With Joe Biden headed to the White House, it’s time for his magic wand.

The one with healing powers. Not only on a national basis. How about starting with his own party.

Two comments rocked the Democratic party within 48 hours after Election Day.

Perhaps former Democratic candidate Andrew Yang, appearing on CNN, was on to something when he mentioned his experiences with working-class voters while on the campaign trail:

“In their minds, the Democratic party unfortunately has taken on this role of the coastal urban elites who are more concerned about policing various cultural issues than improving their way of life that has been declining for years.”

Abigail Spanberger, a Democratic congresswoman from Virginia, spoke on a topic that many in her party on Capitol Hill probably didn’t want to hear.

In an audiotape from a conference call obtained by The Washington Post, Spanberger said, “The number one concern in things that people brought to me in my [district] that I barely re-won, was defunding the police . . . If we don’t mean we should defund the police, we shouldn’t say that. . . . And we need to not ever use the words ‘socialist’ or ‘socialism’ ever again.”

As if dealing with salty Republicans wasn’t enough, Biden and his Vice President, Kamala Harris, must navigate a reckoning among their own colleagues.

That’s why Biden-Harris likely will be a one-term team, for either or both of them.

That’s the reality.

Yes, Biden won this election that took five days to decipher. And his supporters cheered, chanted and cavorted in the streets from Los Angeles to Washington D.C.

While conservative voters were left to ponder the next four years. “I’m more pessimistic because I feel the Democrats have gone too far to the left, which doesn’t align with my core values,” explained Scarlette Dickinson Valentine, a 56-year-old office worker in Charlottesville, Va., to InsideSources.

On paper, Biden should have won in blowout-style that Tuesday night. Trump was a weak and unpopular candidate, never having above a 50-percent approval rating. Former President Barack Obama likely would have triumphed in a landslide. With that, perhaps this election was more anti-Trump than pro-Biden.

Obama likely would have triumphed in a landslide. With that, perhaps this election was more anti-Trump than pro-Biden.

It also shows that Biden, like Trump, possesses his own issues, just not as negative as Hillary Clinton in 2016.

But Biden has one key personality trait: He’s a likeable dude. And Biden used the coronavirus pandemic to his advantage once he secured the Democratic nomination.

Still, Trump was squarely headed for re-election, if not for the coronavirus, as talk now permeates of a major vaccine breakthrough by Pfizer. Something to ponder: Suppose that breakthrough announcement occurred before Nov. 3, not afterward.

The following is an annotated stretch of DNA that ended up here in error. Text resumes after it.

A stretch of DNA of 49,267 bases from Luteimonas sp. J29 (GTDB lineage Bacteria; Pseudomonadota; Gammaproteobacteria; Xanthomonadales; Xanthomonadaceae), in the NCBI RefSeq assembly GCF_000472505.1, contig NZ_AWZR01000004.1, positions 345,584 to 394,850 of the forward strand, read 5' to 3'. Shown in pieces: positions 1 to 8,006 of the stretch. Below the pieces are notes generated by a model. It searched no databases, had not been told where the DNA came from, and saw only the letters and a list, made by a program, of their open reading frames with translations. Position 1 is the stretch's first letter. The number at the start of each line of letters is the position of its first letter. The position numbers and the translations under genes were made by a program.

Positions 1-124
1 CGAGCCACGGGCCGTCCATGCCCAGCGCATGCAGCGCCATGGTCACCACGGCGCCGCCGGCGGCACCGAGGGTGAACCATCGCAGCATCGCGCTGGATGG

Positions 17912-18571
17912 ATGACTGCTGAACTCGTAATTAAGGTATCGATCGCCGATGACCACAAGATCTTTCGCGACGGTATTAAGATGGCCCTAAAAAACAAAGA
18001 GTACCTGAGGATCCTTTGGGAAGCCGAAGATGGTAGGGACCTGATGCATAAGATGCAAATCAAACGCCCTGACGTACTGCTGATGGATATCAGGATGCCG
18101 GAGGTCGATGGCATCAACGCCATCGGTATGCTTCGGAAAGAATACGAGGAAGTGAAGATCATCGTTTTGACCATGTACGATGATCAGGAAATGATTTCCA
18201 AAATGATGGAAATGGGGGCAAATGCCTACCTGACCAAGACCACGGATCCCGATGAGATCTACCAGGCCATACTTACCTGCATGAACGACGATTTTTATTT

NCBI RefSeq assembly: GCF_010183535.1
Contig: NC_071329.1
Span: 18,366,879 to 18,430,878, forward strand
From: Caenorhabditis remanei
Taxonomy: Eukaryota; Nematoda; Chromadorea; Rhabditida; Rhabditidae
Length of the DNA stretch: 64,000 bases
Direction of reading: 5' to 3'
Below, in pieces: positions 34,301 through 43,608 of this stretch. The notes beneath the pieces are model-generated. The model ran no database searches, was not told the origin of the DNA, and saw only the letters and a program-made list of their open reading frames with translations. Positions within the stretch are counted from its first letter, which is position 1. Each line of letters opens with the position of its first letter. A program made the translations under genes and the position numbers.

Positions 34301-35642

Biden, in a late-night speech during the weekend, ridiculously proclaimed he has a real “mandate” to govern because of the high volume of popular votes in his favor, thereby granting him extra cachet.

A “mandate?” Well  . . .

“Every new president has a mandate in the sense of simply getting to the White House,” Dr. Robert Cottrol, a law professor at George Washington University, told InsideSources. “Even Gerald Ford had a mandate, and he was appointed, not elected.

“Much depends on what area you have the mandate. You may have it in A and B but not C, D and E. Biden may have a mandate in foreign policy but have less authority to exercise it as much in domestic policy.”

With that, enter the House of Representatives, U.S. Senate and the Supreme Court.

For all of that pre-election giddiness emanating from Democrats about the looming “Blue Wave,” it was Blue Lite at best, as we await the January run-off results in two Georgia races, which likely will determine which party controls the Senate.

Democrats lost several seats to Republicans in the House of Representatives after we were led to believe Democrats would expand their majority; Democrats are fighting for their lives to take control of the all-important Senate after we were led to believe that they could flip as many as 10 seats to grab control of that chamber; the Supreme Court, with the appointment of Amy Coney Barrett, has swung six to three to the conservative side.

Now, Georgia is on our minds . . .

If Mitch McConnell and his crew prevail, he can check Biden’s political agenda, from increasing corporate tax rates to packing the Supreme Court. However, on the positive side for Biden, McConnell unwittingly could save Biden from the far-left faction of the Democratic party.

If the more moderate Biden is prevented from implementing radical-left policies of Bernie Sanders or Alexandria Ocasio-Cortez, he can always blame it on Mitch and his obstructionists.

Then, Biden would have to reach across the aisle and request something novel these days: compromise.

Biden has received the most votes of any presidential candidate in history. OK, who has the second-most votes ever? Donald Trump, as both candidates became the first two to top 70 million votes. (In fact, Trump has two of the top six highest vote totals in election history.)

And Trump received the highest voting percentage (26 percent) of nonwhites by a Republican since Richard Nixon garnered 32 percent in 1960, which gives Republicans much to build on in the next four years.

Despite the ouster of Trump in Washington, he still will cast a huge shadow on the Republican party. And he may even campaign in those all-important Georgia Senate races.

As for a real mandate, this might qualify as one:

Ronald Reagan in 1984. Reagan won 525 electoral votes to his opponent’s 13, that being Walter Mondale. Reagan also won the national popular vote percentage-wise by 58.8 to 40.6.

Indeed, Joe Biden won the 2020 election. But it never should have been this difficult and protracted.

Which means Republicans could be poised for a 2024 rebirth.